“More attention to deceased children”

The parent who survives his child: “That’s not right,” you hear often. However it happens more often than you think. However, there is no interest in this in the media, but this is starting to change. Eileen Rordink, 31, and Marty Lott, 41, who lost their son soon after birth, are committed to doing so with a magazine for the parents of a deceased child: NEL (Love Never Ends). “A story in the media can be an opportunity to bring the topic up again. Something that is difficult for parents sometimes.”

In October 2021, Eileen lost her son Louie shortly after his birth. say to subway Over the phone: “Louis’ 20-week ultrasound showed that something was not right, his stomach was open. In the end, it also turned out that he had a syndrome that caused him to be born 13 weeks earlier. In the end, the complications that arose From premature birth to his eventual death.”

After the death of her son, she expected to fall “into a great black hole”, but it did not happen. “I felt a lot of love for him. You always hear stories of people falling into a ditch after a child dies, so I prepared for that too. When Lowe got bad, I thought, ‘I won’t survive this if he doesn’t survive this.’ Didn’t expect this feeling of intense love I set out to investigate, and I finally found Martí.

Neil: Love never ends

In Martje, I found a fellow suffering, someone with a similar story and a listening ear, but also someone who committed himself to others. I actually started NEL magazine, but it stopped working for a while. Elaine: “She had started the magazine because she also felt this love for her son after his death. NEL also stands for Never Ending Love. When I saw that she had left the magazine, I sent her a message asking if she wouldn’t mind another issue.”

Without seeing each other, Eileen and Martji put on their first joint release. “She was still very new to me, so we decided not to put any pressure on her,” says Elaine. “That was very nice. In the end I also wrote my own story, which was very intense. But it also felt good. I wanted to help other parents and do something with my story.”

More attention to the dead children

“What I especially liked about this process is talking to other parents who have been through this. Half a word is enough for you.” What Eline and Maartje want to achieve is to create a safe place for parents who have lost a child, help them with the stories they write and generate more interest in the topic. They try to achieve this themselves through the magazine and through social media, but they also notice that there is more interest in it on TV, for example. That’s how I loved good times bad times Shanti’s character recently of a dead child.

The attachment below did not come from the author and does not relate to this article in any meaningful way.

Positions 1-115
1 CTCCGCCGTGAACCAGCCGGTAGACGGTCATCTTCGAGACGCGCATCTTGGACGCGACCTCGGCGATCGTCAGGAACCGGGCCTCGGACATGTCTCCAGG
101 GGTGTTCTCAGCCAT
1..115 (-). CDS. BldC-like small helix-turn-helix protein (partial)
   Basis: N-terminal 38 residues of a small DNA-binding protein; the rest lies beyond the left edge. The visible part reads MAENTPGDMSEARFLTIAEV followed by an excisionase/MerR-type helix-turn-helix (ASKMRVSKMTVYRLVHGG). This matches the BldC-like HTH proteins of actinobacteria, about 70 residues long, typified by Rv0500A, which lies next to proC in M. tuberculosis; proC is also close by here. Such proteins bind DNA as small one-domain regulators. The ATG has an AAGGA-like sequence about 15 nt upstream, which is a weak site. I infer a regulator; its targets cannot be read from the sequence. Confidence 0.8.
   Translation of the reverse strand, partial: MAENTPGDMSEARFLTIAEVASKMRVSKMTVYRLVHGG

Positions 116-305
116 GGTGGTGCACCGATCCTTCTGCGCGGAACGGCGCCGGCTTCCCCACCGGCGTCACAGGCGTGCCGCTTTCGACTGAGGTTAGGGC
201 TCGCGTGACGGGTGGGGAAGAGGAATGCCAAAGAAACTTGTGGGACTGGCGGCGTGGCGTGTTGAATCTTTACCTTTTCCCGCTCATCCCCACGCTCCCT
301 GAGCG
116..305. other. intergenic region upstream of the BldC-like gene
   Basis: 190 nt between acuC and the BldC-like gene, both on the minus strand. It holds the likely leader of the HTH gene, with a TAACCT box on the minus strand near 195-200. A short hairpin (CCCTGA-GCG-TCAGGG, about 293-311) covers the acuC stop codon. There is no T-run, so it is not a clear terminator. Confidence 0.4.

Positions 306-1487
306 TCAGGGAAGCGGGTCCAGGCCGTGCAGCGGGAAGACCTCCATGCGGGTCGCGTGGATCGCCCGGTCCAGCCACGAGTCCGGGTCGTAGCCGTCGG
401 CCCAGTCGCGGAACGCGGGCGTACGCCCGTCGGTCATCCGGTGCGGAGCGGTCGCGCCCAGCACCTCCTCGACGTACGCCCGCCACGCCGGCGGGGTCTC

This interest means a lot to NEL readers, according to our own research. 99 percent of them like that more attention is paid to the loss of a child. Breaking a taboo, making it open to discussion, painting a picture that parents go through after losing a child, and creating more understanding are the reasons parents often mention.

For example, mother Mariska, who lost her son in 2021, says: “In soap operas and films, it is often about death and loss, but you almost never see the death of a child. This is very intense, while a lot of people suffer from it. By paying attention to this It is precisely, talking about it may become less intimidating to strangers. For example, when I tell people that my son has passed away, they are immediately shocked and apologize. But I just enjoy talking about it because there is so much love out there.”


Elaine also thinks there is a taboo about it. “I’m very open on my social media and in my environment anyway, but people often find it a scary topic. People don’t really know what to do with it and how to deal with you.” She also has advice for people who know someone whose child has died: “Ask open-ended questions and don’t be afraid of the topic. People often like when you ask. For many parents, there is no greater grief than losing a child. So you won’t make us sad by asking. Some parents actually prefer not to Talk about it, but they’re really pointing out.”

She also points out that not every pregnancy goes well, as can often be seen in films and series. Pink cloud, rose scent and sunset: in many cases this is not the case. “It’s not clear that you can hold a healthy baby in your arms, that’s a miracle.”

With the magazine, Elaine and Martí try to break the taboo by telling the stories of their struggling colleagues. “The story of the parents of a dead child, but also the story of the parents of a sick adult or child who died. We also try to connect them through social media, for example, and an upcoming event. We felt very strongly that there was a need to connect in real life.”

Eileen believes that “giving a place” to this loss is not an option for almost any parent. “It is something you take with you for the rest of your life. It helps me feel strongly that he is still with me. He has been there, has been and always will be.”

The NEL magazine is for sale via the website, which also contains blogs from fellow sufferers.

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Eileen lost her son shortly after his birth: ‘He will always be with me’

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